That sounds like my DS's birth. I had back labor due to his size and compound presentation (acynclitic with a nuchal hand). It was 4 hours. 2 hours of the worst pain you can imagine and 2 hours of exhausting pushing. I just have to be optimistic that it was a freak occurrence or else I'll have an anxiety attack before October!

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Old 07-23-2010, 12:35 AM
 
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I think the concept of "compassionate use of the epidural" is really important.

I find that at times the "natural birth" movement becomes so obsessed with a zero-intervention birth as the end-all-be-all that anything less is a failure, leaving women feeling horrible about themselves when perfectly reasonable things have happened.

There are absolutely justifiable reasons for wanting/needing/receiving interventions, including an epidural. And the only person who needs to be satisfied with the reason is the mama. She might be exhausted. She might be terrified. She might just not want to feel what she's feeling. That's up to her.

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Old 07-23-2010, 01:13 AM
 
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So, point being, while I appreciate my sister’s confidence in me & do think it’s a very slim chance for me to transfer for an epi, I ALSO realize it is within the realm of possibility & I’m OK with that. & I’m HAPPY that I’m OK with that because I think I’m approaching birth from a healthy standpoint.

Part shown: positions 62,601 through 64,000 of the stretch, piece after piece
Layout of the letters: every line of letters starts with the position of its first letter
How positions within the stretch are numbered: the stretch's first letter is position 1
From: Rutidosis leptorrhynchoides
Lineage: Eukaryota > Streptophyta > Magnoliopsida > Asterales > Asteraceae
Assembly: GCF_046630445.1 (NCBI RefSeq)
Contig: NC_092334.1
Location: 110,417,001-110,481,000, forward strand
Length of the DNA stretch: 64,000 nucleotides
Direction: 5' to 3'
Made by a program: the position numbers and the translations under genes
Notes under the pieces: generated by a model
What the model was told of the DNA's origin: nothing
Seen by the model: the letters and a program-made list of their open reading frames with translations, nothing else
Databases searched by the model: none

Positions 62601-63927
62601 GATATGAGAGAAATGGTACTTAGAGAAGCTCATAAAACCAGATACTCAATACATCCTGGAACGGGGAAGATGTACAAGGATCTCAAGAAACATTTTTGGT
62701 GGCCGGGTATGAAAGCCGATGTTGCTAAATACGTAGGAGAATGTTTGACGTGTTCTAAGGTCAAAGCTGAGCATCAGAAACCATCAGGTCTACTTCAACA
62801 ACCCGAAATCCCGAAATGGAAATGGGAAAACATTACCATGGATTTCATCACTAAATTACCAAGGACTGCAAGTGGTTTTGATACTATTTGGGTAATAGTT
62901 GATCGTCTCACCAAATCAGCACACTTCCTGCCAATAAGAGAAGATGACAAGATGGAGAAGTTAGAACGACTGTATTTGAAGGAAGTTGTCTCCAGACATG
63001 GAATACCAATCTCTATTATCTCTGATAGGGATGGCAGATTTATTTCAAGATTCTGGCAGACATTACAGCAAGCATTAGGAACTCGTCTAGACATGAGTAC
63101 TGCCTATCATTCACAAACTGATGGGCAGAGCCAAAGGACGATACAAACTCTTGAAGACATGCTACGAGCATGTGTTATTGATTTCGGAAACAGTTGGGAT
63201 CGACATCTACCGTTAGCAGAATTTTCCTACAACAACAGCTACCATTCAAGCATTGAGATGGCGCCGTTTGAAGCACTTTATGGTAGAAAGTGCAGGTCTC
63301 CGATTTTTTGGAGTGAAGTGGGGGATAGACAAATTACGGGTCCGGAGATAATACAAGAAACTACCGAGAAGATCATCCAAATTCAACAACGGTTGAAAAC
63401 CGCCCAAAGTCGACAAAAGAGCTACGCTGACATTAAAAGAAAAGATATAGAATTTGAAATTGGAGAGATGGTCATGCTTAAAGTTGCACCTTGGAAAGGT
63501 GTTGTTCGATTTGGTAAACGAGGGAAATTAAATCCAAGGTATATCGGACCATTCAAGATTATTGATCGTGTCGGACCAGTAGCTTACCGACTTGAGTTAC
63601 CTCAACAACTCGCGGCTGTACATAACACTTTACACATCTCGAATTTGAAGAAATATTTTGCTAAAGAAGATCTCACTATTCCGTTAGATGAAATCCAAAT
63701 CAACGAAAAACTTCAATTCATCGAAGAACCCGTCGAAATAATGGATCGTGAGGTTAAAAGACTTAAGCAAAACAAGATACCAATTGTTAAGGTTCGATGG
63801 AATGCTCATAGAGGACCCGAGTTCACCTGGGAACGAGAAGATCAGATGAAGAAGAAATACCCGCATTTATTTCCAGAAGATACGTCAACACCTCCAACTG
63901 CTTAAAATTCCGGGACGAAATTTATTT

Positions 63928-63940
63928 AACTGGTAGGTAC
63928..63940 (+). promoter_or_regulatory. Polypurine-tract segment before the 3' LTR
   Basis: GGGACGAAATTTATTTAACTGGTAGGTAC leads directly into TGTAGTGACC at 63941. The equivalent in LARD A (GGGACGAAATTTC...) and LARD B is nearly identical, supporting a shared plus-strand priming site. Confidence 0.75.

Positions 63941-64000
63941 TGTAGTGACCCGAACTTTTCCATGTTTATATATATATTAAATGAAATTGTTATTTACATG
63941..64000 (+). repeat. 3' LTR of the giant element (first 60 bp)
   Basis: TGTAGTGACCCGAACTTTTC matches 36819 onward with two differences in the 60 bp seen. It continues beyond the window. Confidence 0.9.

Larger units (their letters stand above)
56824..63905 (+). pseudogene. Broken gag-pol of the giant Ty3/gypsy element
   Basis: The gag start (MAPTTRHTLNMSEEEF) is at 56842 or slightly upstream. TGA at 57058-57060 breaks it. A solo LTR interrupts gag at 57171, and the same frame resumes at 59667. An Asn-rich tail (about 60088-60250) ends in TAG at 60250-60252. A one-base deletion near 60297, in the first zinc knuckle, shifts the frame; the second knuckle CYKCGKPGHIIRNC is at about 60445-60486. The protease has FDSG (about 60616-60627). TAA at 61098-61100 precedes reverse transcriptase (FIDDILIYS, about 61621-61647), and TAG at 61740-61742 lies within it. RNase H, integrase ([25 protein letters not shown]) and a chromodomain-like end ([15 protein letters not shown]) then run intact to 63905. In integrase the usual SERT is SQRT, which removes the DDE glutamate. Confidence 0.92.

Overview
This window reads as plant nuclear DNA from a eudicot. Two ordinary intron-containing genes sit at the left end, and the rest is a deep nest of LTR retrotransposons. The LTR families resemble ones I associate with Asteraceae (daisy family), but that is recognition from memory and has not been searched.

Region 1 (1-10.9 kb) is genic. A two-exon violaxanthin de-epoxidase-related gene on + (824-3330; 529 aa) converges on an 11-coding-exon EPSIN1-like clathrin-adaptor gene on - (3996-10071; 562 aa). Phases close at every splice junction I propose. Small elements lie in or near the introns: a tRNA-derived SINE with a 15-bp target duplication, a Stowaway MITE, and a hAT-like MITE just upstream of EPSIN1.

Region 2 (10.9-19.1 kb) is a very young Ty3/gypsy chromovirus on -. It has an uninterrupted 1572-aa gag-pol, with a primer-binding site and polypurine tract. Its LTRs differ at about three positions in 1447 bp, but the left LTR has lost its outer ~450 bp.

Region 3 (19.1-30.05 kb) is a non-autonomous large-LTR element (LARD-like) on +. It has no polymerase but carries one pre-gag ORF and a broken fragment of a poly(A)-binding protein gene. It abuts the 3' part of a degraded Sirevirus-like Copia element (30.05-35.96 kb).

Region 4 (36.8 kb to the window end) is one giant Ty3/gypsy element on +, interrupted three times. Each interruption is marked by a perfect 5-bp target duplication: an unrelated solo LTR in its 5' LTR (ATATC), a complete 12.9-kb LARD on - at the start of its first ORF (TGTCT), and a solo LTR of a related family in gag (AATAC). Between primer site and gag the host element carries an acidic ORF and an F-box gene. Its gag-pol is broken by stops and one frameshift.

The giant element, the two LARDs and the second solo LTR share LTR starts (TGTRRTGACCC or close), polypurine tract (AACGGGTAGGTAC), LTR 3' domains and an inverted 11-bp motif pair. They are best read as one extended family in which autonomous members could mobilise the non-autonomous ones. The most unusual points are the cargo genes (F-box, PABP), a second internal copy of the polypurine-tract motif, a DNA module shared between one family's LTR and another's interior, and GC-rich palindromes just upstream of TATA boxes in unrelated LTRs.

I think it's great that you have this attitude when it comes to birth.
I've noticed that for the most part, the more inflexible one is with their birth plans, the harder it is for them to accept every little thing that does not go as planned and they end up with somewhat traumatic births.
While others who are more open to whatever lies ahead (birth is very, very unpredictable anyhow) are happier with the births no matter how the baby was birthed (natural, with drugs or c-section).
So kudos to you for being in such a healthy place wrt to attitudes about birth. It will serve you well when you are giving birth to your baby.
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Old 07-23-2010, 04:30 AM
 
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I do think there are times where an epidural is prudent. Some OPs have described such situations. For me, it would certainly need to be down to epidural (which I'm really not a candidate for) or c/s. And I'd go for the epi over a c/s with a general without question. My first was born by c/s with general and THAT caused PTSD for me. Then again, with two home births following that with a supportive midwife, enough rest, and similar labor patterns, I had two successful HBACs.

I think starting out at home (especially if you have a very good midwife) gives you a good step up on being able to avoid interventions like an epidural. But, it's a far better option than heading straight for a c/s, and for some women, it'll be exactly what they need. The danger comes in the overuse, and that's the issue we're all most familiar with.

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Old 07-23-2010, 01:40 PM - Thread Starter